August 28, 2008
By Anne W. Hance*
The U.S. Government Accountability Office (GAO) recently made available a report analyzing the process for premium withholding for Medicare beneficiaries enrolled in Medicare Advantage and Medicare Part D Plans. The GAO found that the Centers for Medicare and Medicaid Services (CMS) and Social Security Administration (SSA) have made significant improvements to the process since Part C and Part D premium withholding became available to Medicare beneficiaries in 2006. Nevertheless, problems continue to delay implementation of correct withholdings, and the GAO issued several recommendations for CMS' and SSA's consideration.
The GAO examined three questions under its October 2007–July 2008 study: (1) How do the processes for withholding premiums from Social Security payments compare for various parts of Medicare? (2) What problems, if any, have been identified with the premium withholding process? (3) What steps have SSA and CMS taken to address these problems? The GAO interviewed officials from SSA, CMS, and the U.S. Department of the Treasury (Treasury); reviewed documents describing the data systems and data exchange policies; examined CMS data on beneficiary complaints; and analyzed time frames for premium withholding processing.
Among the GAO's key findings are the following:
- Tremendous differences exist between the Medicare Part B premium withholding process, which is managed exclusively by SSA (with some CMS and Treasury participation), and the process for Parts C and D, which involves the private plans administering the benefits, CMS, SSA, and Treasury. The latter requires significant data matching at several critical points, and any data inconsistencies (which are not uncommon, given the various origins of the data) result in transaction rejections that delay Medicare beneficiaries' premium withholding.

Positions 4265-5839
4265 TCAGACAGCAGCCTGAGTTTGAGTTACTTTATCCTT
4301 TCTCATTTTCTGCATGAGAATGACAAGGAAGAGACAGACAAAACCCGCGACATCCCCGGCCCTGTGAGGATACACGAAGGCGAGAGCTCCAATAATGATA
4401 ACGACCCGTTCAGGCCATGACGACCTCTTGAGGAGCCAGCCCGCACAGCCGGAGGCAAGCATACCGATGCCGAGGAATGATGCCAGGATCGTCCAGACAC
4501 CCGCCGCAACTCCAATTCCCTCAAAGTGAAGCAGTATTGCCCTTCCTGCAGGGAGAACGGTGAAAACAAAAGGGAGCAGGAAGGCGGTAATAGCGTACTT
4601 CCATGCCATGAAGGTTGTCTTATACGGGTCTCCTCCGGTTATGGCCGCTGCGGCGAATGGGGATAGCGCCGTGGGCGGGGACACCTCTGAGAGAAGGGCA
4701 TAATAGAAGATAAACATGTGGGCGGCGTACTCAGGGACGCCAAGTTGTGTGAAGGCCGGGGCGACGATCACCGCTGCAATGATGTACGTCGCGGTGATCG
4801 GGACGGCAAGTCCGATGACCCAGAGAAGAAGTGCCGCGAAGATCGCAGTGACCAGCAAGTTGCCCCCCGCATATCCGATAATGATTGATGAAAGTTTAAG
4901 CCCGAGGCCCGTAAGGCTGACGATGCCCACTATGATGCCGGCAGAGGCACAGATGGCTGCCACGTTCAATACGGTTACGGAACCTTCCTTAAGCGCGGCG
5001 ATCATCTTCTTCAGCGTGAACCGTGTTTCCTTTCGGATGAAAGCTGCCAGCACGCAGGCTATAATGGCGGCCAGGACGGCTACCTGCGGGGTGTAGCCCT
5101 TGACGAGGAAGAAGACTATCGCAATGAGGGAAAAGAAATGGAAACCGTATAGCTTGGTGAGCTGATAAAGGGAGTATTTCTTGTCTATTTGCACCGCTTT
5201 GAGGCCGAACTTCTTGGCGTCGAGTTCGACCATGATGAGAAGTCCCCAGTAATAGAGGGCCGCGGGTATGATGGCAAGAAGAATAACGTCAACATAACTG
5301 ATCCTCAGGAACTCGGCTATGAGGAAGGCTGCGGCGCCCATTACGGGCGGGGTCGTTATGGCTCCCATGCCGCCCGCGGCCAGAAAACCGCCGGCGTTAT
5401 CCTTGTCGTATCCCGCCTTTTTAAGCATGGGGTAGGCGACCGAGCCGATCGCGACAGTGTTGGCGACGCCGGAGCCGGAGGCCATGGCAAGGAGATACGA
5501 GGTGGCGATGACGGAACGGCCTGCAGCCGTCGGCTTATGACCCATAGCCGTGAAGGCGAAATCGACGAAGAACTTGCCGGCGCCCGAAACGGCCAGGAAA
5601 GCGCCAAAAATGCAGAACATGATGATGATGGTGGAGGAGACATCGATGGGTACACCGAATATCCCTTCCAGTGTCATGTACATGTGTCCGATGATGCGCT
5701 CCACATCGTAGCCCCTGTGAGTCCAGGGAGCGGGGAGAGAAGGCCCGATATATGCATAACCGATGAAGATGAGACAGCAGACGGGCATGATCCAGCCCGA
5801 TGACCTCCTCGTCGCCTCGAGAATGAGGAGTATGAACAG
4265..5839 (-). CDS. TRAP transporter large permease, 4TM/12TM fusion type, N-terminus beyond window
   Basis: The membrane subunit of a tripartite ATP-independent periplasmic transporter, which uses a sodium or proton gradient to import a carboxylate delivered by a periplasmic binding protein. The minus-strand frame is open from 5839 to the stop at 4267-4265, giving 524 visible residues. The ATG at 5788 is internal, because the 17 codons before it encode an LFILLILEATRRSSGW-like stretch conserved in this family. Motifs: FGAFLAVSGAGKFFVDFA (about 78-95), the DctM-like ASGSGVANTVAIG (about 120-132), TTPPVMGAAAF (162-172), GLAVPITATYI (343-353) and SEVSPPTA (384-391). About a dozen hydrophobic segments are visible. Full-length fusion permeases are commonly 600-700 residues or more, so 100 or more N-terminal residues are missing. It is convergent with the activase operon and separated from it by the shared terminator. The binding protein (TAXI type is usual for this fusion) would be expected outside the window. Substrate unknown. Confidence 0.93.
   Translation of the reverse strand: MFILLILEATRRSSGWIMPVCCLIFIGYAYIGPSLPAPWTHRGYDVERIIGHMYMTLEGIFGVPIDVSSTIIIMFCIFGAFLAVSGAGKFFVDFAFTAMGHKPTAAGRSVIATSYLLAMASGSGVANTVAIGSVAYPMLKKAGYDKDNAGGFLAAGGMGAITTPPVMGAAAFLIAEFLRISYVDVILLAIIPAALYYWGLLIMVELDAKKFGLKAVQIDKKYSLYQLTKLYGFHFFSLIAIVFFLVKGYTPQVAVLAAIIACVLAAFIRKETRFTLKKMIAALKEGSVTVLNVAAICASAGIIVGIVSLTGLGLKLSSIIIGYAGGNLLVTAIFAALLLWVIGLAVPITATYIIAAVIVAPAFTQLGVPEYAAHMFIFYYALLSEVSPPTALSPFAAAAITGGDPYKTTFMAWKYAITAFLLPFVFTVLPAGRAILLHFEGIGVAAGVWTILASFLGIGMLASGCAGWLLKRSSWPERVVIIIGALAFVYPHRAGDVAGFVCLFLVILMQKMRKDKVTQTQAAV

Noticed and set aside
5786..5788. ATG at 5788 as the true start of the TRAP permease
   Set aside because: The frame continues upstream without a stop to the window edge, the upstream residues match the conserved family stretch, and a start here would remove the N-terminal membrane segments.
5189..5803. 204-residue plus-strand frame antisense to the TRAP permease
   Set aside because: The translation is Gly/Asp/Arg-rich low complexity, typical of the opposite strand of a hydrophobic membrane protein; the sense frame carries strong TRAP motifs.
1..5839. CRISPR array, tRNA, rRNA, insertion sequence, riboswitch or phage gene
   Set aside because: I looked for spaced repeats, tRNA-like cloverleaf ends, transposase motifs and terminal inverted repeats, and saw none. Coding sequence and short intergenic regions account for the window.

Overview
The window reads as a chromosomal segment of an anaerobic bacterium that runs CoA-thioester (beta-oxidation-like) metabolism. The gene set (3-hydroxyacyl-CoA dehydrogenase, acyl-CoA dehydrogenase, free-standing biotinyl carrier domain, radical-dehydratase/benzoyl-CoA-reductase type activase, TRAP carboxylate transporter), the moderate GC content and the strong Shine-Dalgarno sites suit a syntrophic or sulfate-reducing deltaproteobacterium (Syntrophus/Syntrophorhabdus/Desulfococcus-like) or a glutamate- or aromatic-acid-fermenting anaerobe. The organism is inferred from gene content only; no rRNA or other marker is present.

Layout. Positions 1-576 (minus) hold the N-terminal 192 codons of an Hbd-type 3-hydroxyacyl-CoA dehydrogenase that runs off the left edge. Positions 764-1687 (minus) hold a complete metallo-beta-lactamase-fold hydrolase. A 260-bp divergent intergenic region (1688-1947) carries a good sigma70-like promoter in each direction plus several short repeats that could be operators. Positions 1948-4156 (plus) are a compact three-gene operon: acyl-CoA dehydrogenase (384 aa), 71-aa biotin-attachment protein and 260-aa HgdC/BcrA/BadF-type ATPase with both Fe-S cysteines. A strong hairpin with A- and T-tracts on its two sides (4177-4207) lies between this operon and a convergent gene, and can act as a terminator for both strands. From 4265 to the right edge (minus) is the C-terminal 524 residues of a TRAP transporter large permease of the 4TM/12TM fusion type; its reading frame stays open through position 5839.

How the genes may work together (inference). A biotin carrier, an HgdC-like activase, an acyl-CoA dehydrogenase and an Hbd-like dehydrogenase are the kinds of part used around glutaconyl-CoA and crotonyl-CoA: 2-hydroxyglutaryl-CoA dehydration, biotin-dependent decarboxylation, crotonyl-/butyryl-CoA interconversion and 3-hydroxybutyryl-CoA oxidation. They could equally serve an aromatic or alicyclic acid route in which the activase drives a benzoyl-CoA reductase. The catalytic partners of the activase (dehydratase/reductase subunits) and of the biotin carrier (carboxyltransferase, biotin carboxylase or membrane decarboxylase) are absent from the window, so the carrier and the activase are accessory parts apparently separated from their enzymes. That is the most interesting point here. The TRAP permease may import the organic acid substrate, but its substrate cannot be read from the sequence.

- The timeframe to process premium withholding requests is necessarily limited by Treasury's schedule for accepting changes to individuals' Social Security payments, resulting in many delays in implementing the withholdings. This delay is exacerbated by the annual enrollment period (November 15–December 31), which extends beyond the "window" for processing withholding requests for the January monthly payment.
- CMS' and SSA's efforts to address the problems resulted in a 38.7% decline in rejected transactions between 2006 and 2007. The agencies should continue to consider solutions, including potentially permitting Medicare Advantage and Part D Plans to bill members until a requested premium withholding is processed, and separating electronic funds transfer (ETF) payments from paper checks for processing through the Treasury's extended "window" for ETF transactions.
Access the GAO report.
*We would like to thank Anne W. Hance (McDermott Will & Emery LLP, Washington, DC) for providing this email alert.